Re: Genesis in cuneiform on tablets

From: Dick Fischer (dickfischer@earthlink.net)
Date: Tue Oct 08 2002 - 13:30:48 EDT

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    Hi Peter, you wrote:
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    >As for the patriarchs writing clay tablets, Wiseman underscored the fact
    >that the biblical text presents them as quite mighty princes in their
    >times (cf. Abraham). And if the genealogies of Gen.5 and 11 can be set
    >parallel to the king lists found on cuneiform tablets, the same would
    >apply to these patriarchs. I think the usual representation of the
    >patriarchs as "primitive nomads" is not supported by the evidence.
    >
    >> >As for the size of the Genesis tablet library, I don't think it would
    >> >have been so much trouble for the patriarchs to have their important
    >> >family documentation in their luggage.
    >>
    >> Clay doesn't travel well.
    >
    >Wiseman said it's very hard when dry, even those tablets that weren't
    >baked in a kiln. And why should a broken tablet not have been copied to
    >a new one?

    Okay, forget Wiseman. I've got a better idea for a discussion. Read
    David Rohl's book, "Legend; The Genesis of Civilisation." You can
    get it through Amazon (UK). He places the garden of Eden at Tabriz,
    Syria, at the origination points for the Tigris and Euphrates, and
    cites good evidence including the river Gihon.

    Rohl states: " During the Islamic invasion of the Caucasus in the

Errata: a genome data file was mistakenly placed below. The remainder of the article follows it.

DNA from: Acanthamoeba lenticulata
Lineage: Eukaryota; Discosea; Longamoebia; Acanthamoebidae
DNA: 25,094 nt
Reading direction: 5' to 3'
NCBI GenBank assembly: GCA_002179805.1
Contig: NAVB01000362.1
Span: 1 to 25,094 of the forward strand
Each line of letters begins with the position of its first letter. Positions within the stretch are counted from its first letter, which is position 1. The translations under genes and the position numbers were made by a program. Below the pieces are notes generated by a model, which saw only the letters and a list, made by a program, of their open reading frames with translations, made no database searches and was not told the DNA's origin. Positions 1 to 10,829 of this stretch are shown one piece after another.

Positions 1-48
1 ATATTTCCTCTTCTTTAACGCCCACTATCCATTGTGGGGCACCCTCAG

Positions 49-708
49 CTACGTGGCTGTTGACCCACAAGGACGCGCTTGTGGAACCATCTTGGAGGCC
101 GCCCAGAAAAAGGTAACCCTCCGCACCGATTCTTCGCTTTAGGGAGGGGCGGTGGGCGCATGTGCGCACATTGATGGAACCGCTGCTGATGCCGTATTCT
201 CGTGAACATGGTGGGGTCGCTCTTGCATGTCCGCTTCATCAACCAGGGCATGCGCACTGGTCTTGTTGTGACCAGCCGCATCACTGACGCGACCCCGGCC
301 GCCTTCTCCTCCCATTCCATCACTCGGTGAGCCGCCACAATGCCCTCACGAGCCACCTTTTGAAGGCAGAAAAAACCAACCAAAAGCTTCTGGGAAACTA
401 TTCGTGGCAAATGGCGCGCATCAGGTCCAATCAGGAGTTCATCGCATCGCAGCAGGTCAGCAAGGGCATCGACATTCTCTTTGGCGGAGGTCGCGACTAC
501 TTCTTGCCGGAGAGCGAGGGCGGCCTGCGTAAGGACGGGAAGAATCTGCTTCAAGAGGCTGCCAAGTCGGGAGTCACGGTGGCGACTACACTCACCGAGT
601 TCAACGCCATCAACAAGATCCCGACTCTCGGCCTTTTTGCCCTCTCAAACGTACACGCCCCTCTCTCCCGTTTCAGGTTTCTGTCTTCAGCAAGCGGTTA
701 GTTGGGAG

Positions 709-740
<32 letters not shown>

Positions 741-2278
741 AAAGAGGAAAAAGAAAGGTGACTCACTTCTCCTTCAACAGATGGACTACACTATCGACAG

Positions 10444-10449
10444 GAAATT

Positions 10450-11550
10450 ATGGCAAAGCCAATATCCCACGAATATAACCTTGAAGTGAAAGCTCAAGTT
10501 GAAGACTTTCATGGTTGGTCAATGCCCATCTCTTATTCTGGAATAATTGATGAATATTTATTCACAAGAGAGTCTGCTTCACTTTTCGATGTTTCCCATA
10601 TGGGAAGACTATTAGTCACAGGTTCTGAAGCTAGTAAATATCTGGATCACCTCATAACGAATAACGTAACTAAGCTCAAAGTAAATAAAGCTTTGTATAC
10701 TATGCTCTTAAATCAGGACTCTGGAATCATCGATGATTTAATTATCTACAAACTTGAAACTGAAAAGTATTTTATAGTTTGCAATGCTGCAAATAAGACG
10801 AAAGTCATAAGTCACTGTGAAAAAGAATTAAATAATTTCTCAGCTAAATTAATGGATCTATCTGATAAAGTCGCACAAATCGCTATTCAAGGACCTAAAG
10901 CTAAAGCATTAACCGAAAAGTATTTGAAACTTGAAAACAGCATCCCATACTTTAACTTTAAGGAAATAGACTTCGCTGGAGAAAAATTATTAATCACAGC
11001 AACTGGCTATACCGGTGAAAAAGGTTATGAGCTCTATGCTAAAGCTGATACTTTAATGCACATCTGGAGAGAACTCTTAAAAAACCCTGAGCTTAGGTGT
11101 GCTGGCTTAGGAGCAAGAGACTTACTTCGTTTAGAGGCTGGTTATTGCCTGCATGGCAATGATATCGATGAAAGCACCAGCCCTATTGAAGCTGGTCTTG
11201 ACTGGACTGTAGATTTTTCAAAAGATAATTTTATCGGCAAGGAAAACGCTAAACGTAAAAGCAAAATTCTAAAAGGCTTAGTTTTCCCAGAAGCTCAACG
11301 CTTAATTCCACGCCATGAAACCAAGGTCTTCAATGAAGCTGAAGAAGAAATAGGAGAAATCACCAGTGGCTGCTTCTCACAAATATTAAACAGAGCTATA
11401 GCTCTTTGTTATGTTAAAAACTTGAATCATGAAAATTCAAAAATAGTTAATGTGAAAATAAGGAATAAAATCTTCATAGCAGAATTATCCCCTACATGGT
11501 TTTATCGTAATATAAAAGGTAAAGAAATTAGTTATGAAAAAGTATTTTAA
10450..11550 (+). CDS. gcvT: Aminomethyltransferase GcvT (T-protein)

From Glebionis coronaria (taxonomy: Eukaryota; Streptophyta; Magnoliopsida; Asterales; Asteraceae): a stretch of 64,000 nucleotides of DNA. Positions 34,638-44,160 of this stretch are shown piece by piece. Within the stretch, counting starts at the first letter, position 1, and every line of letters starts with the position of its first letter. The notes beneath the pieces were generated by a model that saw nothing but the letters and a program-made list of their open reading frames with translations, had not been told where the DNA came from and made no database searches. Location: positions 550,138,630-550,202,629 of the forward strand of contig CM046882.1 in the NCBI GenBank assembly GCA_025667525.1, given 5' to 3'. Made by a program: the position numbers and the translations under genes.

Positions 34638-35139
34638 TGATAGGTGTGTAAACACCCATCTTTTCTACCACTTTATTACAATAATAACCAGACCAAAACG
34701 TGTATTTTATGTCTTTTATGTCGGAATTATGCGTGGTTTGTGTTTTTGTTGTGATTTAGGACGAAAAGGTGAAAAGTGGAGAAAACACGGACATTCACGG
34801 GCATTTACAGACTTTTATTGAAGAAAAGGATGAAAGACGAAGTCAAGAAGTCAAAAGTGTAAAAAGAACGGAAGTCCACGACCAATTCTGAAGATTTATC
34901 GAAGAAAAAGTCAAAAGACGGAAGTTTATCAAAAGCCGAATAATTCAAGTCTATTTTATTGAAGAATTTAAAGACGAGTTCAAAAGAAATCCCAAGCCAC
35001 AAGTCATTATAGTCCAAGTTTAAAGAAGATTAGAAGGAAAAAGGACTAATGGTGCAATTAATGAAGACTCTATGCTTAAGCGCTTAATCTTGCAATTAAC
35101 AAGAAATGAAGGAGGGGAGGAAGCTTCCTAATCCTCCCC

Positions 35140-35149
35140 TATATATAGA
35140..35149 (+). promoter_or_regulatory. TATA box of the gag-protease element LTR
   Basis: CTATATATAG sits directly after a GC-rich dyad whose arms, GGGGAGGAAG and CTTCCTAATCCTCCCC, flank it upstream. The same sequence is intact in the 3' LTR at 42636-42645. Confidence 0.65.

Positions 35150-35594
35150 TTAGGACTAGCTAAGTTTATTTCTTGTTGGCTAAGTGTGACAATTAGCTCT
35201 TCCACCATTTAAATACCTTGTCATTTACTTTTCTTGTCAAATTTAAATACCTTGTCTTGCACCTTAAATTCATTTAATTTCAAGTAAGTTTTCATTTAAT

eighth century AD stretches of the third great river were still
    called the Gaihun. There was, indeed, an intermediate stage, before
    the Gaihun became known simply as the Aras, when the Persians of the
    last century referred to this major watercourse as the Jichon-Aras.
    Interestingly enough, you will find the name Gihon-Aras in early
    biblical dictionaries and commentaries dating from Victorian times."

    He also places the biblical history of the flood in southern
    Mesopotamia, and dates it "somewhere between 4000 BC at the earliest
    and 3000 BC at the latest.". Landing site for the ark is Judi Dagh,
    (also written as Chudi Dagh) near the Mosel river, identified by
    Carol Hill in her recent PSCF article as (Cudi Dag) or Jebel Judi.
    Davis Young also cites Jebel Judi (and so do I.)

    If you like discussing data and evidence instead of idle speculation,
    Rohl's book is good mind food. And I recommend the book to all my
    ASA friends, even though Rohl avoids the theological ramifications a
    historical Genesis requires.

    Dick Fischer - The Origins Solution - www.orisol.com
    ěThe Answer we should have known about 150 years agoî



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